After a strong year, we believe 2022 is shaping up to be another good year for commodities. The theme across most sectors in the asset class is consistent – a fundamental mismatch between supply and demand is driving prices higher. Prices are being further pressured by increasing costs of capital for some (e.g., energy producers), higher input costs for others (e.g., fertilizer for agricultural products), and/or after a decade of underinvestment, a lack of new projects ready to boost supply (e.g., base metals mines). Any weakness in a historically strong USD will further the dollar-denominated sector’s move higher.
Looking across the asset class, one finds inventories of many commodities well below their 5-year averages entering 2022.
Concurrently, JP Morgan projects global investment in commodity sectors to be the lowest across all sectors this year. This comes at a time where the forces of ESG have driven costs of capital higher, leading major producers of commodities to hold off on investing until higher prices are sustained for a longer period.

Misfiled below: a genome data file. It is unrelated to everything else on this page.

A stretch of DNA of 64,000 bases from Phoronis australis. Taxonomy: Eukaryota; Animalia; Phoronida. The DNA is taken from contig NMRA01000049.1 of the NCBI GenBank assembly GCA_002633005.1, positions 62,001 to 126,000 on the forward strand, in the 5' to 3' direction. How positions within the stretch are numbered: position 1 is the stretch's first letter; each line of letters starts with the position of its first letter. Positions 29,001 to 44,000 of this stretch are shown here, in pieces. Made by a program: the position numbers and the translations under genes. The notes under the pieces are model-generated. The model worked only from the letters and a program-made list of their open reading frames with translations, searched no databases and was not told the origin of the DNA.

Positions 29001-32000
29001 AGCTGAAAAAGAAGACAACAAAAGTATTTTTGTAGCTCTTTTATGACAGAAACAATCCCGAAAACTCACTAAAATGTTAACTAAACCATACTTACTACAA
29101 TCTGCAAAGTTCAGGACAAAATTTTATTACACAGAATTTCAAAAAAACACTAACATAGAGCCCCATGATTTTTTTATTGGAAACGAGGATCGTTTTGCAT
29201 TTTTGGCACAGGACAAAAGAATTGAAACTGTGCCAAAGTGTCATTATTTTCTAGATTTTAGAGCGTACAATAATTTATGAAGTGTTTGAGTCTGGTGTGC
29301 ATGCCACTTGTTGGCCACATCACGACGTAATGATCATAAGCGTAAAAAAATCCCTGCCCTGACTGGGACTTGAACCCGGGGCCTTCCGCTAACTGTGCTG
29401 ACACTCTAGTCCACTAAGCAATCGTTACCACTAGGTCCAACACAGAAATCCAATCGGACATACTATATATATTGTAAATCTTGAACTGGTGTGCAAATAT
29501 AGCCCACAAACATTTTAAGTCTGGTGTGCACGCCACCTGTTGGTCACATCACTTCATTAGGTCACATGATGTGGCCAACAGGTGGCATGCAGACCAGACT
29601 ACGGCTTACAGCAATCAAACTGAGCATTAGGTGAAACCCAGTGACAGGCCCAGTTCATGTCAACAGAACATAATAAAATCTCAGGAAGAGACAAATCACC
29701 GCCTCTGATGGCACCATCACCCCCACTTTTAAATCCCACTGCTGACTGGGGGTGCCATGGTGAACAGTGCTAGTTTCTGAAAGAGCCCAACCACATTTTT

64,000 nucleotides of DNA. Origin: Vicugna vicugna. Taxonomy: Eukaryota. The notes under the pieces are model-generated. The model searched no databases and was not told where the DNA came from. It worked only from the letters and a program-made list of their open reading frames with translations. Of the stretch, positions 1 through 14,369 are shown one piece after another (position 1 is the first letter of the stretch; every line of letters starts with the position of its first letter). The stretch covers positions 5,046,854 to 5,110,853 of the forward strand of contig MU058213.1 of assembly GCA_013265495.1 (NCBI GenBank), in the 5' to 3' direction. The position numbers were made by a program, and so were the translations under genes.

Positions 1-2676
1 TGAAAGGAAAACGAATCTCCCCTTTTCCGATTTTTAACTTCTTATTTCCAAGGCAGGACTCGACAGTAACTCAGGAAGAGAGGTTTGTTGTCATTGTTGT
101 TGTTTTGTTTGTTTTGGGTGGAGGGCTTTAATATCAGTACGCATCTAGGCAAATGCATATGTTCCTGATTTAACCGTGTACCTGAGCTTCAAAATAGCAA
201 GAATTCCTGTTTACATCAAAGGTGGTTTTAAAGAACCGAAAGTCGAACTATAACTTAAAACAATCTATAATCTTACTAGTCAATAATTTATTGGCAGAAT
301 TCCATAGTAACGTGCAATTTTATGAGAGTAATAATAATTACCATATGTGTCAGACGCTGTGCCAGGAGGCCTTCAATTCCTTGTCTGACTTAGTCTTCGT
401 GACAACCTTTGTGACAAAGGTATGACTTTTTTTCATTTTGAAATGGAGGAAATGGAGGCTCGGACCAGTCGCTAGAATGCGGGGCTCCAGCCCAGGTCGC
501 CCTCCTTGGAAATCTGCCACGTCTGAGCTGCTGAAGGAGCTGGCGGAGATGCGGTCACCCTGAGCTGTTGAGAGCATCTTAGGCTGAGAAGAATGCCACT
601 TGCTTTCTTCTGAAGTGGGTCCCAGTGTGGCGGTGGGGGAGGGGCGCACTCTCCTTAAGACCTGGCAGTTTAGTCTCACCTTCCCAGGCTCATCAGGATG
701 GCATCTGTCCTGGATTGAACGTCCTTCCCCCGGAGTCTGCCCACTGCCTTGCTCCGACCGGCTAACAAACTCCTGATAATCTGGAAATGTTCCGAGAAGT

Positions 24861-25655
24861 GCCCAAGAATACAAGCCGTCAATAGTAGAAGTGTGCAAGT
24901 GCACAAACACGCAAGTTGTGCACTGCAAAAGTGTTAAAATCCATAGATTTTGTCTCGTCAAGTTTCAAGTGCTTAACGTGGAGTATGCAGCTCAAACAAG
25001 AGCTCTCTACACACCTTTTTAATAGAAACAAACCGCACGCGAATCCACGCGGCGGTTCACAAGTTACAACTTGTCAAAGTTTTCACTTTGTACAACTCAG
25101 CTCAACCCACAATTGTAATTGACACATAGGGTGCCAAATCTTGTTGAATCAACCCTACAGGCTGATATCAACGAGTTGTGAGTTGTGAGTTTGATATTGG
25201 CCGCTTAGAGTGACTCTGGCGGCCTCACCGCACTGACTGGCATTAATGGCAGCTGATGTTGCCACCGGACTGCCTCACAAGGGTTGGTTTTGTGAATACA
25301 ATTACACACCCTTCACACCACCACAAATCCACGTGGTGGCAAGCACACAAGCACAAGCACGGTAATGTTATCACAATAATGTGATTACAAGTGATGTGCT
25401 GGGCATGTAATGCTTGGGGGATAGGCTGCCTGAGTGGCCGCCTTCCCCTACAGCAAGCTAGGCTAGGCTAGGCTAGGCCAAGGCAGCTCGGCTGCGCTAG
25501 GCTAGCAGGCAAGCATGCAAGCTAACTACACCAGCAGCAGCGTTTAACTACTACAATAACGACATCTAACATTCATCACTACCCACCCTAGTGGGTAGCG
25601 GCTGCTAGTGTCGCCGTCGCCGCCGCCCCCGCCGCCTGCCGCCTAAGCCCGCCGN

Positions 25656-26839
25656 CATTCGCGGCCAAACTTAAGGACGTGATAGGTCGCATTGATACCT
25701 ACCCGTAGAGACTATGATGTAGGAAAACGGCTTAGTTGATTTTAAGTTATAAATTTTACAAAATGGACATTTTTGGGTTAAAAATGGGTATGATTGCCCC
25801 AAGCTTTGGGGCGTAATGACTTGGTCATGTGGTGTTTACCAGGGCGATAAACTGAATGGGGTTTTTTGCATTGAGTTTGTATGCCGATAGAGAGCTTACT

Fundamentally, physical assets are driven by volumetric levels rather than expectations, which fuel financial assets. When supply cannot meet demand, and inventories cannot bridge that gap, only the highest bidders get access to a specific commodity. This process is called “demand destruction” and can produce parabolic price movements.
This past year, we saw an example of “demand destruction” price action in European natural gas (TTF). Weather seasonality impacted a very inelastic demand while shifting energy priorities related to net-zero goals, and regional geopolitics caused a shift on the supply side.
We expect to see more demand destruction across the commodities complex in 2022.